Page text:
This was no time to explain that I had not been Morwenna's judge. I only nodded.

"She took Stachys - from me! Now she's dead. Do you understand? She was innocent after all, but I am so glad!"

I nodded again and made another circuit of the scaffold, holding up the head.

"I killed her!" Eusebia screamed. "Not you - !"

I called down to her: "If you like!"

"Innocent! I knew her - so careful. She would have kept something back - poison for herself! She would have died before you got her."

Hethor grasped her arm and pointed to me. "My master! Mine! My own!"

"So it was somebody else. Or sickness after all - "

I shouted: "To the Demiurge alone belongs all justice!" The crowd was still noisy, though it had quieted a trifle by this time.

"But she stole my Stachys, and now she's gone." Louder than ever: "Oh, wonderful! She's gone!" With that, Eusebia plunged her face into the bouquet as though to fill her lungs to bursting with the roses' cloying perfume. I dropped Morwenna's head into the basket that awaited it and wiped my sword blade with the piece of scarlet flannel Jonas handed me. When I noticed Eusebia again she was lifeless, sprawled among a circle of onlookers. At the time I thought little of it, only supposing that her heart had failed in her excess of joy. Later that afternoon the alcalde had her bouquet examined by an apothecary, who found among the petals a strong but subtle poison he could not identify. Morwenna must, I suppose, have had it in her hand when she mounted the steps, and must have cast it into the blossoms when I led her around the scaffold after the branding.

Allow me to pause here and speak to you as one mind to another, though we are separated, perhaps, by the abyss of eons. Though what I have already written - from the locked gate to the fair at Saltus - embraces most of my adult life, and what remains to be recorded concerns a few months only, I feel I am less than half concluded with my narrative. In order that it shall not fill a library as great as old Ultan's, I will (I tell you now plainly) pass over many things. I have recounted the execution of Agia's twin brother Agilus because of its importance to my story, and that of Morwenna because of the unusual circumstances surrounding it. I will not recount others unless they hold some special interest. If you delight in another's pain and death, you will gain little satisfaction from me. Let it be sufficient to say that I performed the prescribed operations on the cattle thief, which terminated in his execution; in the future, when I describe my travels, you are to understand that I practiced the mystery of our guild where it was profitable to do so, though I do not mention the specific occasions.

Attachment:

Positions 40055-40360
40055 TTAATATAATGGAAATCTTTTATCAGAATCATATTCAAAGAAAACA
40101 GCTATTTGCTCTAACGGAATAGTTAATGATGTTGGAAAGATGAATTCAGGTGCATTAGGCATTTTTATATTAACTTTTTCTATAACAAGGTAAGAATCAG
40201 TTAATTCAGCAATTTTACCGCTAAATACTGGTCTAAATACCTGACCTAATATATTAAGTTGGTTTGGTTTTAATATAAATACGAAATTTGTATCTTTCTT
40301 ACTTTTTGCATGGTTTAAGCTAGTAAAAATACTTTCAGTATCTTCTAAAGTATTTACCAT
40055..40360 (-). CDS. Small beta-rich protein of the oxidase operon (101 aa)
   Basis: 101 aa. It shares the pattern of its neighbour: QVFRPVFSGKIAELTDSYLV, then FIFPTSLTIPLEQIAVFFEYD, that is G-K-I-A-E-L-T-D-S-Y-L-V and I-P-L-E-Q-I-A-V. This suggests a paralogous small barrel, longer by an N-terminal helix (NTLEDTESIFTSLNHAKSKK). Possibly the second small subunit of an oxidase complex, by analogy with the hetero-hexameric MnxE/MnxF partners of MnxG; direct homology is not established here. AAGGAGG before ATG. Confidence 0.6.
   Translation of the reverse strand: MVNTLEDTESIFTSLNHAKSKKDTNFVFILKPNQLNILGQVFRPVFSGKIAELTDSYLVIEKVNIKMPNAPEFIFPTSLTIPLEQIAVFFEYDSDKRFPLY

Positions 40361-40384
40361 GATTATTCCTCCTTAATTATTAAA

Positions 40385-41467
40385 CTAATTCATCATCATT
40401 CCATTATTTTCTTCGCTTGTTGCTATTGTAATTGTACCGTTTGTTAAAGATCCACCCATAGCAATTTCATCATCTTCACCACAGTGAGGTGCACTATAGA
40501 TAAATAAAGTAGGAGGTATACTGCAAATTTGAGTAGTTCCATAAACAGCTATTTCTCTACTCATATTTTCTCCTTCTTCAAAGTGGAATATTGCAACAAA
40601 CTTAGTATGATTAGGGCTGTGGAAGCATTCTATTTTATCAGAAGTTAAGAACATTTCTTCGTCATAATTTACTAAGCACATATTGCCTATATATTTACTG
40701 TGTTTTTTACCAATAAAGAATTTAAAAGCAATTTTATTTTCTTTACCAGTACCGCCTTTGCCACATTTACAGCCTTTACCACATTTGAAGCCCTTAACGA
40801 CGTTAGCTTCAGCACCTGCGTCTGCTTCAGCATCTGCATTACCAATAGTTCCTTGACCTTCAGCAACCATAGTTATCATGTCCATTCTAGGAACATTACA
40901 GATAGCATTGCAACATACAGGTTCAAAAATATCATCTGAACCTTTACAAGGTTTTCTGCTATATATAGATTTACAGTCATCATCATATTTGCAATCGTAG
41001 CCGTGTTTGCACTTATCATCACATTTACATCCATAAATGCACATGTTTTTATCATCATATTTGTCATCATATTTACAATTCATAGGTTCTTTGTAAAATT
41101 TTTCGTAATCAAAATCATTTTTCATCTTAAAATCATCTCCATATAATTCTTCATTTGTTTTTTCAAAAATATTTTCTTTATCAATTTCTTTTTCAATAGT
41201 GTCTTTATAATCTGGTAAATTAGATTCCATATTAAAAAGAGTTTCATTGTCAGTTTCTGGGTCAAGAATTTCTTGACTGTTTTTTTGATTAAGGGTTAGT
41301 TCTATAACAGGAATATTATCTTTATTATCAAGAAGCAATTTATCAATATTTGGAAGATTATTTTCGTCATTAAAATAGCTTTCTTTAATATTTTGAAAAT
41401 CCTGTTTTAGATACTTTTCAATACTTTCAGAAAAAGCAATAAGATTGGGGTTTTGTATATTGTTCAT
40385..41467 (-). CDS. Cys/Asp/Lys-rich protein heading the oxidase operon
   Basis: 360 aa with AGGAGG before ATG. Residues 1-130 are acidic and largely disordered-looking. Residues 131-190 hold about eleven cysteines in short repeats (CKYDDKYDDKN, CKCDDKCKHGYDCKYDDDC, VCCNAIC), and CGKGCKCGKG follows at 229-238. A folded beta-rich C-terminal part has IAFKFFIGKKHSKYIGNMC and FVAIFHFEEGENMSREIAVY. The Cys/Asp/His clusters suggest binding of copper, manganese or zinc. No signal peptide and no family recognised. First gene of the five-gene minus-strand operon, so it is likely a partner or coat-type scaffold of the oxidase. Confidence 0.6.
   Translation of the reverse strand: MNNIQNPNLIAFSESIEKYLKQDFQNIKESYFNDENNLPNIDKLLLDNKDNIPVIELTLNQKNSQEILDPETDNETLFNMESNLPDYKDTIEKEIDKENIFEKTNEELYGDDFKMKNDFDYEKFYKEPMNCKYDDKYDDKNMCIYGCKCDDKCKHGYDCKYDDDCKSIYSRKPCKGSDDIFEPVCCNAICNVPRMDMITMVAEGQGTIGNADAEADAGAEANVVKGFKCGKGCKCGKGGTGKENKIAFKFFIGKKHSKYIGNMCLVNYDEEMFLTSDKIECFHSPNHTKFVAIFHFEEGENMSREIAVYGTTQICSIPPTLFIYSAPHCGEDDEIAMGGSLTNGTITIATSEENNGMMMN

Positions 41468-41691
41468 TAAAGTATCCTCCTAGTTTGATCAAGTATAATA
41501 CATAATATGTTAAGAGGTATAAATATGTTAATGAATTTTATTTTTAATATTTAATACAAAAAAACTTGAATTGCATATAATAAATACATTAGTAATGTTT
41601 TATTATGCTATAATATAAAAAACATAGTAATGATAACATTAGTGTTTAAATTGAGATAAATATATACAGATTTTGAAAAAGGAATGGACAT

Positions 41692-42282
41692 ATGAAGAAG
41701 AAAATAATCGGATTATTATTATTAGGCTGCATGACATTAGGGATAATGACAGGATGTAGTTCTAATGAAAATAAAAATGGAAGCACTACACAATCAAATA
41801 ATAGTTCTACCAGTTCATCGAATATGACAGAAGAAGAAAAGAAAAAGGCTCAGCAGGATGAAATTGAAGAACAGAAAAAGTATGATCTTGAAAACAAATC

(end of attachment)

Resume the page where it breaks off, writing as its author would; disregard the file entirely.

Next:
Chapter 5


That evening, Jonas and I dined alone in our room. It is a very pleasant thing, I found, to be popular with the mob and known to everyone; but it is tiring too, and after a time one grows weary of answering the same simpleminded questions again and again, and of politely refusing invitations to drink.

There had been a slight disagreement with the alcalde concerning the compensation I was to receive for my work, my understanding having been that in addition to the quarter-payment made when I was engaged, I would receive full payment for each client upon death, while the alcalde had intended, so he said, that full payment should be made only after all three were attended to. I would never have agreed to that, and liked it less than ever in the light of the green man's warning (which out of loyalty to Vodalus I had kept to myself). But after I had threatened not to appear on the following afternoon I was paid, and everything peaceably resolved.